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persecuted groups that are associated with the genesis of flamenco. The director
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questions the Spanish custom of romanticizing Gitano life by confronting it directly.

Gatlif takes the stereotypical Gitano themes of revenge, passion, and bloodlust that have

a longstanding tradition in the works of writers such as Federico Garca Lorca and
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reclaims them by giving them a first-person perspective. Gatlif allows Spains Roma

population to speak for itself through its music and dance, which are not merely a stylized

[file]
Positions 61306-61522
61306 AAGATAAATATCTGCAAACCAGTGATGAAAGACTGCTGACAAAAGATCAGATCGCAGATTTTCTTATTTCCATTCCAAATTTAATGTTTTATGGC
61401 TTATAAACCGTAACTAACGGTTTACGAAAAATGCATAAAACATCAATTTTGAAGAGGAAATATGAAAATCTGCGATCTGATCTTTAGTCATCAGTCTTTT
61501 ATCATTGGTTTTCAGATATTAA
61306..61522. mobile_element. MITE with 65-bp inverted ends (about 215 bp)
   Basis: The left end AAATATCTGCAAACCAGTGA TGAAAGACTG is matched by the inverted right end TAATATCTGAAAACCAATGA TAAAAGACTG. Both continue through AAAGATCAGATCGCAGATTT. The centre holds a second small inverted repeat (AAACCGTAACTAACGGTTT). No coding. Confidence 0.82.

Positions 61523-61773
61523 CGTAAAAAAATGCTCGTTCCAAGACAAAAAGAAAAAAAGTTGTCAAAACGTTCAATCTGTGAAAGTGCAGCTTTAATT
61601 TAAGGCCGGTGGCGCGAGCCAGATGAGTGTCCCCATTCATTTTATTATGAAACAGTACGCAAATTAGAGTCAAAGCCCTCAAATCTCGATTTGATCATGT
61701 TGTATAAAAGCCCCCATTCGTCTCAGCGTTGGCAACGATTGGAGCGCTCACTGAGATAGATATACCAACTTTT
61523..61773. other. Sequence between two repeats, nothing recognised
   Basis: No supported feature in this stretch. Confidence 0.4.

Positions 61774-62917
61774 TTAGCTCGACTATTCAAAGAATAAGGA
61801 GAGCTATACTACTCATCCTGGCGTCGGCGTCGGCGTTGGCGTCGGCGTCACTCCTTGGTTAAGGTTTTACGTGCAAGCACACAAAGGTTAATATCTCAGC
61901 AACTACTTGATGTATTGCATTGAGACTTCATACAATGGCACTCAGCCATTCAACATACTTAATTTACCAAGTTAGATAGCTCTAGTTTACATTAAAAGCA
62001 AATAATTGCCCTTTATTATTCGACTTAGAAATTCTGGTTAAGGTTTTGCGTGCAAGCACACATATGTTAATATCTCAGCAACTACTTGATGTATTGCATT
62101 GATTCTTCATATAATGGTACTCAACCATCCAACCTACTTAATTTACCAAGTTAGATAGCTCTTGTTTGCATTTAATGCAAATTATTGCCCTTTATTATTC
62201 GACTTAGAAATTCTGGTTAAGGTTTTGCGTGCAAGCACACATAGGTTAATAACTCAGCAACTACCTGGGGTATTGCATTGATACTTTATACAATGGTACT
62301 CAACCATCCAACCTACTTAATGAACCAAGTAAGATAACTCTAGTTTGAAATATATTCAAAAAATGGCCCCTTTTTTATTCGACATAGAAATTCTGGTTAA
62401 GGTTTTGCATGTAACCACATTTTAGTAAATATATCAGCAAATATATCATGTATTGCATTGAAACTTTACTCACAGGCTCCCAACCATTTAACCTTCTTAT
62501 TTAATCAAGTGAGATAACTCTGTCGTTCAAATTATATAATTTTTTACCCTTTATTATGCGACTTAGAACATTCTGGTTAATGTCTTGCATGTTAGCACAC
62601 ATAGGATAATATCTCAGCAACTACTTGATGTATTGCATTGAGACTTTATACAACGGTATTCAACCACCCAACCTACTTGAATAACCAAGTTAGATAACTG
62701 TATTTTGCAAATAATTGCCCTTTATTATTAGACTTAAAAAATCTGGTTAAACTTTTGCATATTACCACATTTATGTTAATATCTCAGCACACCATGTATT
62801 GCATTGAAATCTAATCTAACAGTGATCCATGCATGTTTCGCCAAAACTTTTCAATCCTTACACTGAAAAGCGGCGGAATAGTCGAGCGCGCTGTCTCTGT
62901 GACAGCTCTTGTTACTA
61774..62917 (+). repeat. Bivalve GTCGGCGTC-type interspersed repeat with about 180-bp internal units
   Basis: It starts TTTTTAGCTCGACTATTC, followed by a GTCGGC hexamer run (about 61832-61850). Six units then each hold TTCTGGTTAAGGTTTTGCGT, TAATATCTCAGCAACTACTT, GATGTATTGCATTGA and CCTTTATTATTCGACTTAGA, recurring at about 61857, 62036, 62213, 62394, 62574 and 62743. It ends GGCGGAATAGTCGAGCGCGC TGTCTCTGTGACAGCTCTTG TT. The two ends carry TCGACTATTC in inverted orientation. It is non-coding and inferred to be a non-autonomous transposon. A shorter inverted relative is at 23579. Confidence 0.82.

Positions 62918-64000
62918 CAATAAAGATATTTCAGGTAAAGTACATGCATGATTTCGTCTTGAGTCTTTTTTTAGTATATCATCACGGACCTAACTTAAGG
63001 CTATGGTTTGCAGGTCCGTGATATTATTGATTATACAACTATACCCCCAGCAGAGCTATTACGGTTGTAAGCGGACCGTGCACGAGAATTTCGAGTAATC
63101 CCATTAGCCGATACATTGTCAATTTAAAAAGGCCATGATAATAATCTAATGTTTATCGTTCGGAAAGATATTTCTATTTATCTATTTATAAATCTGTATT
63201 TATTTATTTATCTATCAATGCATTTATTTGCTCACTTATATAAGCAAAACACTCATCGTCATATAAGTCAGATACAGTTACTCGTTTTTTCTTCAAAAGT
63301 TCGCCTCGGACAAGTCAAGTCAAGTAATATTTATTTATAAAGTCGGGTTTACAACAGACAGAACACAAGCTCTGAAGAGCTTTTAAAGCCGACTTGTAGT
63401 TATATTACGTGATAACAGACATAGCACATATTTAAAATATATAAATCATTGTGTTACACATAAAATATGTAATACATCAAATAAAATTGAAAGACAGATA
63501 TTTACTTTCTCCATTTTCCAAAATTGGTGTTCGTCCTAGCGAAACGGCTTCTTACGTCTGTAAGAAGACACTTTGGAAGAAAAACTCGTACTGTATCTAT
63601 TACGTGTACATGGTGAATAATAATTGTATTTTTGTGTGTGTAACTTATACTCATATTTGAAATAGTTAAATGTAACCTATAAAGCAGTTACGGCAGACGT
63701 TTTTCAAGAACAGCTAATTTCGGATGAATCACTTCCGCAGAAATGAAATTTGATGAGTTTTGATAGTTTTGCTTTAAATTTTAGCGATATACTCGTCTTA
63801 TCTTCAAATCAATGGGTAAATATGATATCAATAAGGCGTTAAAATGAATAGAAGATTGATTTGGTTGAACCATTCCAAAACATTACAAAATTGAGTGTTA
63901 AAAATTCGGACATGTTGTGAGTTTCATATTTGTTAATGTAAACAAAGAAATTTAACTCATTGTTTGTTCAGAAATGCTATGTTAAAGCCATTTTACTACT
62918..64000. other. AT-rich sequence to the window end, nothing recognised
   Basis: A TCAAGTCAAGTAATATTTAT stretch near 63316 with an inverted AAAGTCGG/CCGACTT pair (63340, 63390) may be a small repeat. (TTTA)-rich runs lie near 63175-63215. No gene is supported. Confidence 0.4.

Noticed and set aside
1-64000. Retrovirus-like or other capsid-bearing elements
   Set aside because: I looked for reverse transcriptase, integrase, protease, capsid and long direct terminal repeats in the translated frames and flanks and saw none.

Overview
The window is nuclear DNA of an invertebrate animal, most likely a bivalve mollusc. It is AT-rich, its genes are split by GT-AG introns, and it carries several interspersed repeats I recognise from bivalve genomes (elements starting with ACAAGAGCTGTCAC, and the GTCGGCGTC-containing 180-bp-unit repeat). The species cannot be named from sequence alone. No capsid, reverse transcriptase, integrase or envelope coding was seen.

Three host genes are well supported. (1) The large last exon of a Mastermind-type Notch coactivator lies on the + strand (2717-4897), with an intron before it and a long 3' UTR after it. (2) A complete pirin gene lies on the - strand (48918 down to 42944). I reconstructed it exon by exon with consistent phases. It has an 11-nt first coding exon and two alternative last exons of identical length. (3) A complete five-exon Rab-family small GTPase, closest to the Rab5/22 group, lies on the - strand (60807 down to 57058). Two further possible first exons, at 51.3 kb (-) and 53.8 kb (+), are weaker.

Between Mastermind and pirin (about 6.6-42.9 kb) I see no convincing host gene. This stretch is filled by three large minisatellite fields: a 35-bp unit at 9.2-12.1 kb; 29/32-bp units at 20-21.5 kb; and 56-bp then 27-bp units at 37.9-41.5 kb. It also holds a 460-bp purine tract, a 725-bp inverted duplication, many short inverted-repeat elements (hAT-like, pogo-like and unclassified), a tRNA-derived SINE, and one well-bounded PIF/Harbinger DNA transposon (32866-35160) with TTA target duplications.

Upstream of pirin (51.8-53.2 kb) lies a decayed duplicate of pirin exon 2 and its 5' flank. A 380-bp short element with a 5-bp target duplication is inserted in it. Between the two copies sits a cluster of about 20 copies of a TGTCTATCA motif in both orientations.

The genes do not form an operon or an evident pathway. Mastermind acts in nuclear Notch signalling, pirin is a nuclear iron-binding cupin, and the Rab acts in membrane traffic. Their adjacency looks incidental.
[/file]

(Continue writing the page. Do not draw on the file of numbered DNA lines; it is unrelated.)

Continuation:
form of entertainment, as in the films of Carlos Saura,1 but are part of daily Gitano life,

taking the viewer from the lewd environs of a nightclub brothel all the way to the heights

of a Sufi practitioners romance with God.

This thesis will first examine the essentialist nature of the conventional

Eurocentric Gypsy narrative, thus underscoring the significance of Gatlifs work within

a larger, centuries-old framework of distortion of Romani identity by the media of the


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dominant culture. The history of the Romanies of Europe, with more specific emphasis

placed on the Cals of Spain and the art of flamenco, will be explored within the context

of Tony Gatlifs films. The deconstruction of Gitano stereotypes that takes place in

Vengo will be compared with the more well-known depictions of Cals in literature and

film by the likes of Federico Garca Lorca and Carlos Saura. Finally, the very soul of

Vengo, its underlying spiritual content, will be investigated, as Gatlif uncovers the sacred